Other Stories of Addiction/Recovery

Addiction Steals Soul Mate & a Life

Today, I received a call that I prayed would never come. My best friend of 22 years was found dead on Sunday. He was my best friend, my brother, my first crush and one of my truest soul mates. Even though we were never romantic, he was one man that would come before all else.

About 11 years ago, his military job sent him to Arizona. While there, he was alone, without family support, and he fell into bad habits and ended up just disappearing… AWOL. His dad rescued him and brought him back to Texas and back to me. He stayed with me for a period, while he was processed for discharge from the military, before moving to Austin with other friends. There, friends weren’t what they seemed, and he fell on harder times and even harder substances. When I was able to get in touch with him, I reminded him that he was loved, and he had avenues to seek help. He would always say he was going to get clean, but he needed to do it his way and I never pushed because I didn’t want him hating me the way he said he hated his father (who is/has been supportive… always).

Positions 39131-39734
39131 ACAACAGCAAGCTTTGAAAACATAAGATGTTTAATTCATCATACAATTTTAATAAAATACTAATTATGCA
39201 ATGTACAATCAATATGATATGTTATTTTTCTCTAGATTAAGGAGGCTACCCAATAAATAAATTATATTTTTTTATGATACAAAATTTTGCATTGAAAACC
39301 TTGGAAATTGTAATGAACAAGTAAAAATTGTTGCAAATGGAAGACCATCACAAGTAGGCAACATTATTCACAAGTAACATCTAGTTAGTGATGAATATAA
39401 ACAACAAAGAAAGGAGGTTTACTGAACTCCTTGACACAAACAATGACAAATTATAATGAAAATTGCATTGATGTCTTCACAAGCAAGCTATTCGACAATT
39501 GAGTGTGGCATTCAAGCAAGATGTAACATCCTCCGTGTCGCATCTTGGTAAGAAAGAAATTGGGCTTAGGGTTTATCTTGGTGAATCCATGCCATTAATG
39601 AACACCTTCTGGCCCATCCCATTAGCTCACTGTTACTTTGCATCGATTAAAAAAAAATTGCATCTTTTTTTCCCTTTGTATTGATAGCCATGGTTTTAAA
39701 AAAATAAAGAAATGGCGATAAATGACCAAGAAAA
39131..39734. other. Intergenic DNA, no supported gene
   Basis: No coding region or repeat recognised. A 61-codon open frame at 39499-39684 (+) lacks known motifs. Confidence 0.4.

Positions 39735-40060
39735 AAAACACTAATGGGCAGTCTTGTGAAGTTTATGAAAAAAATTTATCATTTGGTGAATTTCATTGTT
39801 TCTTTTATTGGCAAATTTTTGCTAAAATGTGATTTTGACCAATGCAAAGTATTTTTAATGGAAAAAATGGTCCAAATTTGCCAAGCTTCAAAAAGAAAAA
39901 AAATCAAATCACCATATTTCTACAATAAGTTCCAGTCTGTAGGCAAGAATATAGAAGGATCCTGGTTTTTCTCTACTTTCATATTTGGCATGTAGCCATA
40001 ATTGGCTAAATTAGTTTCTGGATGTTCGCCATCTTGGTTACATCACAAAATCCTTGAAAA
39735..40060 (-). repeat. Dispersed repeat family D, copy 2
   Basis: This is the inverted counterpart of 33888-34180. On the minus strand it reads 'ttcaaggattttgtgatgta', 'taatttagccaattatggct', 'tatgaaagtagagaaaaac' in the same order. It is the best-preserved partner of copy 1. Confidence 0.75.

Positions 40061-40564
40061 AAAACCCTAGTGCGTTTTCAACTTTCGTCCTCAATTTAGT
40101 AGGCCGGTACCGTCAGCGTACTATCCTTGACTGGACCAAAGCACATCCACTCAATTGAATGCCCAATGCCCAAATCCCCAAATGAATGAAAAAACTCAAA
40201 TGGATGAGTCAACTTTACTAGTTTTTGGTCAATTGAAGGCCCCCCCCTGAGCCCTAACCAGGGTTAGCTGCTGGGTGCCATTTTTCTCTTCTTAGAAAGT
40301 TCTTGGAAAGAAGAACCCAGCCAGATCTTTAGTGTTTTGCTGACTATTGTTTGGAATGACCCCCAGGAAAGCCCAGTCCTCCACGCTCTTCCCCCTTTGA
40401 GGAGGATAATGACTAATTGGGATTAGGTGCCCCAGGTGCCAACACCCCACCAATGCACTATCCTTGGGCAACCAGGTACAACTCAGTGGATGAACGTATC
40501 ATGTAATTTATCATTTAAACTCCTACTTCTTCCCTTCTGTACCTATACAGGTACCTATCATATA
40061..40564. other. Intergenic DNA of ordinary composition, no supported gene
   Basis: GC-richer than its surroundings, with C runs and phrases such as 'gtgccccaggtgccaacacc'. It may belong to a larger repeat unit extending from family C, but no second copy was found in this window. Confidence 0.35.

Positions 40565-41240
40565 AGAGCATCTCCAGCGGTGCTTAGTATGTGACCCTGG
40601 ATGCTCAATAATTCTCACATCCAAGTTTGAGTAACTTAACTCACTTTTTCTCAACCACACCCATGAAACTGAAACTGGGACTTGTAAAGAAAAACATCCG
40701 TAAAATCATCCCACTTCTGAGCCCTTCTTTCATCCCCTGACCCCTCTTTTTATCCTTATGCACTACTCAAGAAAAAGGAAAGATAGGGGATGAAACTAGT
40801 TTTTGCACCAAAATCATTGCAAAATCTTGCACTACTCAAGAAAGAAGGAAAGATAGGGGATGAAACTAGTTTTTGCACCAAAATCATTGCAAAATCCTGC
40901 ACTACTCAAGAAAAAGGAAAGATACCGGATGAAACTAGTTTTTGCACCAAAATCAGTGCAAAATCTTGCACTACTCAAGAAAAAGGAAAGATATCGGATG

He missed my wedding because he was out of contact again. I’ve reached out to him over the years, and heard back from him a handful of times, which was heartbreaking but better than not knowing. I last spoke to him August 7th. Today, a man I’ve come to love like my own father, called me, broken. I hoped it was because he had been arrested or something… but “dad” told me that my dearest, wondrous friend is gone. I’m so lost, the hole in my heart is immense.

Josh Responds

2 thoughts on “Addiction Steals Soul Mate & a Life”

  1. I am so incredibly sorry for your loss. Losing someone to addiction can be isolating, not everyone can relate. There is an online resource, GRASP (Grief Recovery After a Substance Passing) that might be able to help, if you are in need of more community support that has a better understanding of what you’re going through. I hope you are well.

  2. The burden of the loss of a loved one is difficult to measure and even more difficult to carry. I am so very sorry you have been asked to carry it. Thank you for sharing your story during this vulnerable time.

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